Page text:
Brigstock Arms, Brigstock.road —John Frost. – Mr. Drummond appeared for Mr. Frost, and presented a petition in support of the application. He pointed out that the traffic had greatly increased past the house in question, and the neighbourhood had much increased also since the last application.—The Beach, however, refused to grant the license.
The Simla, Thornton-heath.—Wm. Lawrence. — Mr. Parry applied on behalf of Mr. Lawrence for a beer as well as other publicans’ licenses, the client having made certain alterations, which would require a new beer license being applied for. He referred to the fact that no complaint whatever had been made against his client —Mr. Edridge pointed out that the question now arose as to whether they should grant the license at all. — Mr. Parry handed in a petition supporting the application. —Mr. Edridge remarked that the matter was a very serious one for Mr. Lawrence, and told Mr. Parry the Bench adjourned the matter till the 25th March.
… MORE TO TRANSCRIBE …
Gorringe Park Hotel, Mitcham. -Wm. Vincent.—Mr. Drummond supported the application, and presented a petition in its favour. He referred to the fact that the house was near the Mitcham Junction station, in which there was no refreshment bar. There was also a greater amount of road traffic passed the bowie than before. The nearest licensed houses were one at Tooting, and the Swan, Mitcham. —The circumstances being exactly the same, in the opinion of the Bench, as last year, the license was refused.
The following transfers were agreed to :—
Windsor Castle, Carshalton, from John Glover to Charles Clark.
Prince Albert, Croydon, from George Wm. Amer to Wm. Henry Martin. Pawleyn Arms, Penge, from James Ashby to Thos. Outline.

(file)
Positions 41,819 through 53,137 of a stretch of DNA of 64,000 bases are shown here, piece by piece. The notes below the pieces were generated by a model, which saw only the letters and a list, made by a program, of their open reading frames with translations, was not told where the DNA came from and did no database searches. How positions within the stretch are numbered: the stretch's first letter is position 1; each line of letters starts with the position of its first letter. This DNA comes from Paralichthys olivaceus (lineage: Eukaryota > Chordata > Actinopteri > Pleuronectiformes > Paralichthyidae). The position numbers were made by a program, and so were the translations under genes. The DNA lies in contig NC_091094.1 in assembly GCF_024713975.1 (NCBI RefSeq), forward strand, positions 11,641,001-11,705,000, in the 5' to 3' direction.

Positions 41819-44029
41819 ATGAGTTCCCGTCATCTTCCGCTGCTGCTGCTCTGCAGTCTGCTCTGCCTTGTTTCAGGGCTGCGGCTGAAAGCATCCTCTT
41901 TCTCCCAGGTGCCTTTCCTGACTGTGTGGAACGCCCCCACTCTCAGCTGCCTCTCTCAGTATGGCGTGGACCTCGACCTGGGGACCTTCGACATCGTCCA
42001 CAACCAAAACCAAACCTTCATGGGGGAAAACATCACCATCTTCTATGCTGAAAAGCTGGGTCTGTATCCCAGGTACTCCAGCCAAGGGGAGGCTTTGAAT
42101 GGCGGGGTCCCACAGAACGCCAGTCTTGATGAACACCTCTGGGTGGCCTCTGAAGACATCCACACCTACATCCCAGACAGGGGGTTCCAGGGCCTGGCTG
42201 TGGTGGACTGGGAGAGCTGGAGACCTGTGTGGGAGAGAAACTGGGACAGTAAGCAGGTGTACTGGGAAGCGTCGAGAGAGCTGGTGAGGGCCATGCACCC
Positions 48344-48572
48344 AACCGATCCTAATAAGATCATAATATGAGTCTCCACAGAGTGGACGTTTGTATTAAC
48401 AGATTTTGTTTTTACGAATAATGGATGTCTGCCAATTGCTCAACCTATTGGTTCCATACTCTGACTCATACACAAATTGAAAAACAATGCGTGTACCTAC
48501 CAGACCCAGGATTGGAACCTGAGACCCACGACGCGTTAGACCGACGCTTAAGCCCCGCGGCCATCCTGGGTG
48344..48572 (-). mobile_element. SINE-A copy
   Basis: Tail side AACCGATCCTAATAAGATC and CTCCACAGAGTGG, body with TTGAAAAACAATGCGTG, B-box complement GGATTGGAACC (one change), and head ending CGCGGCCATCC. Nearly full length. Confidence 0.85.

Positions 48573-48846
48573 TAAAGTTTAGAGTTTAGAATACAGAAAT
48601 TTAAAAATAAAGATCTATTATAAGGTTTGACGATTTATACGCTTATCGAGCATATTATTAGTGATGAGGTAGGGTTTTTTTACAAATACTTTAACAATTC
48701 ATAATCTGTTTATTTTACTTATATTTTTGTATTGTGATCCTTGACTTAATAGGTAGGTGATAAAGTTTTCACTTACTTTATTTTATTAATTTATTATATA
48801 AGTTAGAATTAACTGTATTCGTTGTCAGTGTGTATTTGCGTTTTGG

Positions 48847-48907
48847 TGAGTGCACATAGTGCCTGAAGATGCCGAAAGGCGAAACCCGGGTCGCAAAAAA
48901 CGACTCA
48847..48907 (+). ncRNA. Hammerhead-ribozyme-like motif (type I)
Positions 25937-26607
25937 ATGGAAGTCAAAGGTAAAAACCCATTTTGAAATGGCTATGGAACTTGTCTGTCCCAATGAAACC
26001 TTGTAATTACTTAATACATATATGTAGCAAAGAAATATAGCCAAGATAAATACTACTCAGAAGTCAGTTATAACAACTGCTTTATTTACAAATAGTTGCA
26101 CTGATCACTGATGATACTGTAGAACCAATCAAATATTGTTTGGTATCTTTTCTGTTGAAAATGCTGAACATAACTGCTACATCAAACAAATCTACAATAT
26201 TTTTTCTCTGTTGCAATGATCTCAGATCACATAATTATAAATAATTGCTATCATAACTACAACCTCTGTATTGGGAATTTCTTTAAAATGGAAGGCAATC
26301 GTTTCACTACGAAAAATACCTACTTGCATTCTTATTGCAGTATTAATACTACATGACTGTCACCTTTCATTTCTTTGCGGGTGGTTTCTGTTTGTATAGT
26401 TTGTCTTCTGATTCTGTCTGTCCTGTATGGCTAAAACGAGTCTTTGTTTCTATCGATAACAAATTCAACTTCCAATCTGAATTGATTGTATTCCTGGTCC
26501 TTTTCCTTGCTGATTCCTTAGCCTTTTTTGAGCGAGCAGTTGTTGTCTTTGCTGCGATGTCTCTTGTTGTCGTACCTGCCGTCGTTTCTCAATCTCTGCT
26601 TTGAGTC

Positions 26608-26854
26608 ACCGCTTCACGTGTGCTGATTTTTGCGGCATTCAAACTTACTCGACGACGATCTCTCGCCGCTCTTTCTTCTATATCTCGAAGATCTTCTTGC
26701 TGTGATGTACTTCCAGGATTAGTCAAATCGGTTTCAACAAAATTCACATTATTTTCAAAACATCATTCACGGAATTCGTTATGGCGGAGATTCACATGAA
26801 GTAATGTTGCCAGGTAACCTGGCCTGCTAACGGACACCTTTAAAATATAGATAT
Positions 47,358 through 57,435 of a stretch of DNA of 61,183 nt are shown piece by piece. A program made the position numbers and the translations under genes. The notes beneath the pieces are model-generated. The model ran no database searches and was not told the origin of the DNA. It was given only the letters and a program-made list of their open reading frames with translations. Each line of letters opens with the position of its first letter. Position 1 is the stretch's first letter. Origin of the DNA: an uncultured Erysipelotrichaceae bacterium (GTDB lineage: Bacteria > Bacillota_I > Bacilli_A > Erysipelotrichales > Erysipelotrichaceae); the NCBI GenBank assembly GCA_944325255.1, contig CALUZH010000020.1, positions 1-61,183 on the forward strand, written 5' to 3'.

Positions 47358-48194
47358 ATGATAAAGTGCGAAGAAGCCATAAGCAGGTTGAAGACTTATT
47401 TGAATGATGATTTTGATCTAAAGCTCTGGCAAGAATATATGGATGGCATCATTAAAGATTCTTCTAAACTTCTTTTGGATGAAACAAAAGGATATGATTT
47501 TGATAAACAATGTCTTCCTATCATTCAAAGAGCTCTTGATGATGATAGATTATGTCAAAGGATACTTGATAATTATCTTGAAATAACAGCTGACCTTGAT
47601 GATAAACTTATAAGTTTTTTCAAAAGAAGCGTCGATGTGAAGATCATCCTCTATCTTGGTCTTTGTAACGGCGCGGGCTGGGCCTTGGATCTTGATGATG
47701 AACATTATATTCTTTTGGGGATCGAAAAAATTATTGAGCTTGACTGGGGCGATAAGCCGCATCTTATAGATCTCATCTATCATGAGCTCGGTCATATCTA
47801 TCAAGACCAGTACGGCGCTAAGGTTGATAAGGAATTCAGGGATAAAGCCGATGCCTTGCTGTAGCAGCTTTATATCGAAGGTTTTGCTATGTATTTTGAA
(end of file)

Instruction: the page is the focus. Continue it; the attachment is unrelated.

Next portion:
Paxton Arms, Penge, from Mary Ann Salmon to George Vautier Seale. Duke of Cornwall, from Sophia Hunt to Thomas Benson.
While Horse, from Albert Welling to Mr. Hughes.
Brewery Tap, Penge, from John Northfield to James Silvester.
The following persons were granted licenses for the sale of intoxicating liquors by retail, to be consumed off the premises, being not before licensed to sell the liquors mentioned :—
– Walter Albert Andress, Bridge House. Collier’s Water-lane, for spirits.
— John Dibble, 3, Connaught Terrace, Station Road, Penge, for beer, wine.
— Henry George Grimbleby, 6 and 7, Waddon Road, Croydon, for beer and wine.
– William George Hill, 1 Gladstone Terrace, Penge for beer and wine.
— Samuel William Reading, High Street, Mitcham, beer dealers’ additional license.
— Alfred Tilley, High Street, Penge, beer and wine.
— John Edward Walker, Selhurst Road, common beer and wine.
—The application of Mr. F. H. Tredle was adjourned till March 25th.
Mr. Jacob Tear applied to the Bench for the removal of the license hitherto held for the Stanley Hotel, Carshalton, to a house to be erected at Wallington. -The matter was adjourned, however, till the 25th of March.
Gorringe Park Hotel : should say Tooting Junction, not Mitcham Junction.